Consumer electronics retailer RadioShack Corporation today reported net income of U.S. $49.5 million or $0.36 per diluted share for the quarter ended December 31, 2005 versus net income of $130.9 million or $0.81 per diluted share for the quarter ended December 31, 2004. This is a fourth quarter 2005 decline of 62 percent in net income and 56 percent in diluted earnings per share. Before considering a change in accounting principle, fourth quarter 2005 diluted earnings per share were $0.38.
RadioShack (Fort Worth, Texas, U.S.) reported last month that fourth quarter 2005 comparable store sales were up 4 percent compared to the prior year. Total sales in the fourth quarter of 2005 were up 5 percent to $1.672 billion, compared to total sales of $1.593 billion for the previous year.
A Turnaround Plan Needed
"The poor fourth quarter performance caused us to take a much deeper look at the state of our business and resulted in the launch of a turnaround plan including the significant fourth quarter inventory write-down," said David Edmondson, president and CEO.
For fiscal year 2005, RadioShack reported net income of $265.3 million or $1.78 per diluted share versus net income of $337.2 million or $2.08 per diluted share in fiscal year 2004. This represents a fiscal year 2005 decline of 21 percent in net income and 14 percent in diluted earnings per share.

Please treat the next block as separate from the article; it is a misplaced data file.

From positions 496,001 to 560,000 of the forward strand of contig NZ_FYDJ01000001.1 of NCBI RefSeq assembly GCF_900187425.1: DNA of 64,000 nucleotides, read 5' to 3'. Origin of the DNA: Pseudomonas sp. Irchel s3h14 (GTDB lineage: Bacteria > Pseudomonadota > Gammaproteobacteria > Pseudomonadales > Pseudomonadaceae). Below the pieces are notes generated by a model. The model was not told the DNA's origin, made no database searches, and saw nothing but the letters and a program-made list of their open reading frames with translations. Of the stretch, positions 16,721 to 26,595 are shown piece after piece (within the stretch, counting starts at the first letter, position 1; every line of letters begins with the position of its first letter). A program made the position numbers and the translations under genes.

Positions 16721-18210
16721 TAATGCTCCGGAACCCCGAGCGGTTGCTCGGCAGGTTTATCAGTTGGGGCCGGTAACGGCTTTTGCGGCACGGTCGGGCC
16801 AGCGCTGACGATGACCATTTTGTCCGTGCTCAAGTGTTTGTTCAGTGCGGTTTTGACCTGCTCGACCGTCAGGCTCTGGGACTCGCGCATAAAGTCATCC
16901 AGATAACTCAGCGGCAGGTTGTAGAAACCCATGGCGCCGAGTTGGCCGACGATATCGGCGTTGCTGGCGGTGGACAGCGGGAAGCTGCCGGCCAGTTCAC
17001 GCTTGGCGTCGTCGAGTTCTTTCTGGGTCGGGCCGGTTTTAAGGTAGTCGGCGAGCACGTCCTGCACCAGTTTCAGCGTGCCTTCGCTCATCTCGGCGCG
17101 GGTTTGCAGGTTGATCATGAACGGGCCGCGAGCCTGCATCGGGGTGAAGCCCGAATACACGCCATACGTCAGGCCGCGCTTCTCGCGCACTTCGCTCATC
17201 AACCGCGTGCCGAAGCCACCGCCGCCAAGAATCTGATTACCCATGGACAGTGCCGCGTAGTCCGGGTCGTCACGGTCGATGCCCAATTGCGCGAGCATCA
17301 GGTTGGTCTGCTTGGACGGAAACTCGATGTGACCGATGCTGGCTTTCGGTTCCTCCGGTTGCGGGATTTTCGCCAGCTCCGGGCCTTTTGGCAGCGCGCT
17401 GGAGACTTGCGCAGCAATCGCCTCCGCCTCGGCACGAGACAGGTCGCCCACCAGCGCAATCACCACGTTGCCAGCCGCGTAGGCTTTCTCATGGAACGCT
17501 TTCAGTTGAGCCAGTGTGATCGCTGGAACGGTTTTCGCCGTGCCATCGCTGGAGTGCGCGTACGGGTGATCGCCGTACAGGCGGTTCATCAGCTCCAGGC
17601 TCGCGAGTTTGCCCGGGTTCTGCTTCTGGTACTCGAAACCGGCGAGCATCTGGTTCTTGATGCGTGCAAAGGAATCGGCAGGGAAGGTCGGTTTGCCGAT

Fiscal year 2005 comparable store sales were up 1 percent versus the prior year. Total sales in fiscal 2005 were $5.082 billion versus $4.841 billion in fiscal 2004, an increase of 5 percent.
“RadioShack failed to achieve its financial objectives in 2005,” Edmondson said. “We implemented several key changes including executive management, advertising, store operations, merchandise assortment, long-term wireless agreements, and more. We believe that the company’s strategy is sound. But we must move at a much faster pace with a greater sense of urgency, and that is what necessitates our turnaround plan.”
400-700 Stores Close
In the next 18 months, RadioShack intends to:
increase the average unit volume of its core store base
rationalize its cost structure
grow profitable square feet in its store portfolio
The company will replace old, slower-moving merchandise with new, faster-moving merchandise within higher growth categories. It will concentrate its efforts and investment on improving top-performing stores in order to deliver a great customer experience. To do so, it will close 400-700 company-operated stores.
In addition, the company will look for ways to cut costs, as well as expand its kiosk business and relocate stores.
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